1) YES!!! thru, don’t know but I don’t think
      2) I don’t think so
      There’s a short video:

      Looks cool, a maschine like thing with more integration outside the computer??? Lets see how it performs, and price…
      Controlling hardware is a good move also.

  • Krzysztof Cybulski

    Nice, but I’d rather continue to use my old one 😉

  • trash80

    Must be legit samples coming from Timbaland… Now to decide, should I get this or the Beamz by Flo?

    • regend

      if Beamz by Flo is at NAMM they will be lonely and sad. I’ll take a picture and instagram the sadness =D

  • Jbomb

    I guess I’m in a niche these days but I need a midi out on my controllers.

    • Peter Kirn

      That’s not niche. And it has it.

    • jbomb

      Yeah, just watched the video and this thing was full of surprises! I guess I thought it was niche because I’ve struggled to find cheap key controllers with midi, but this don’t look cheap.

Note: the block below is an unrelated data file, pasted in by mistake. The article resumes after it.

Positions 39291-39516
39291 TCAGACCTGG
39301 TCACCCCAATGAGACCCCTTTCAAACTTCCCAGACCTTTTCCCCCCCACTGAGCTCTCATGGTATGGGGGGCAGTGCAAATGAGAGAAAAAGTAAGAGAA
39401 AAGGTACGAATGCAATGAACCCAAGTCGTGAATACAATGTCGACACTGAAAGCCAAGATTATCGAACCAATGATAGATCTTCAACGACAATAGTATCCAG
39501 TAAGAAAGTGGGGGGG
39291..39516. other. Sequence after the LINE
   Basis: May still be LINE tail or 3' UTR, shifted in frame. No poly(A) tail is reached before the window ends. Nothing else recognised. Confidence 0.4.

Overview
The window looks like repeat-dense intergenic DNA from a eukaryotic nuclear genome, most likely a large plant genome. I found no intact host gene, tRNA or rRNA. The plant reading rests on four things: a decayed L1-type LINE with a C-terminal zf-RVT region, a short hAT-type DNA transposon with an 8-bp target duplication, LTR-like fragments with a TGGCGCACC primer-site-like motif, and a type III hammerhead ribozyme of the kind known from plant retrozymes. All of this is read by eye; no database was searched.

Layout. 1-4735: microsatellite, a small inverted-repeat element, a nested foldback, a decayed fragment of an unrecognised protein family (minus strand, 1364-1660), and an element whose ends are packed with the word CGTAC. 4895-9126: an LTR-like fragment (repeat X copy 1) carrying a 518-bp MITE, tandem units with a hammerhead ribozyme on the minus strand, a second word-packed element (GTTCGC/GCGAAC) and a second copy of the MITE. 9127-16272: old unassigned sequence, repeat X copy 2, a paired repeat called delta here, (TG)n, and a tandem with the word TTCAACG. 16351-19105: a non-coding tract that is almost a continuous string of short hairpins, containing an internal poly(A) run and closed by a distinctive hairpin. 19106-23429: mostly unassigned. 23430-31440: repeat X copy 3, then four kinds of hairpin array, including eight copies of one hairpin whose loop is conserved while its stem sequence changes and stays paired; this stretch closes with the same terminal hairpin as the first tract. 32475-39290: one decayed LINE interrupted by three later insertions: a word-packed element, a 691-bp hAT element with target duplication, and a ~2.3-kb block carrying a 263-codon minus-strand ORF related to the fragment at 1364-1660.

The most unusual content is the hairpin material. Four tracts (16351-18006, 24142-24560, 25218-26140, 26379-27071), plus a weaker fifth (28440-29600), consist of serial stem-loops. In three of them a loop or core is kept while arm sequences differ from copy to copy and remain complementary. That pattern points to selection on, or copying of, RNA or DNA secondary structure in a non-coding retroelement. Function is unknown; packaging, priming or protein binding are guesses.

• Ezmyrelda

    Huh.. Mine kind of sucked.. I’ve never been so disappointed with a piece of hardware as I was with my triggerfinger..

    • dirtbag

      yea the pads blow. mpc for the win

    • Ezmyrelda

      The USB connection on mine was super crappy too.. It would disconnect every chance it got.

  • James

    I am waiting for someone much cleverer than myself to build a Renoise 3.0 script for this thing. In fact, any of the recent M-Audio controllers.

  • wetterberg

    Nerp, it’s bigger than the old triggerfinger. Damn. But hey, at least it’s got more contr… oh, the 8 knobs turned into 4.

    On the other hand, it’s got a transport. That’s good. Not at all what you want in a performance instrument, so the step sequencer sticks out a bit…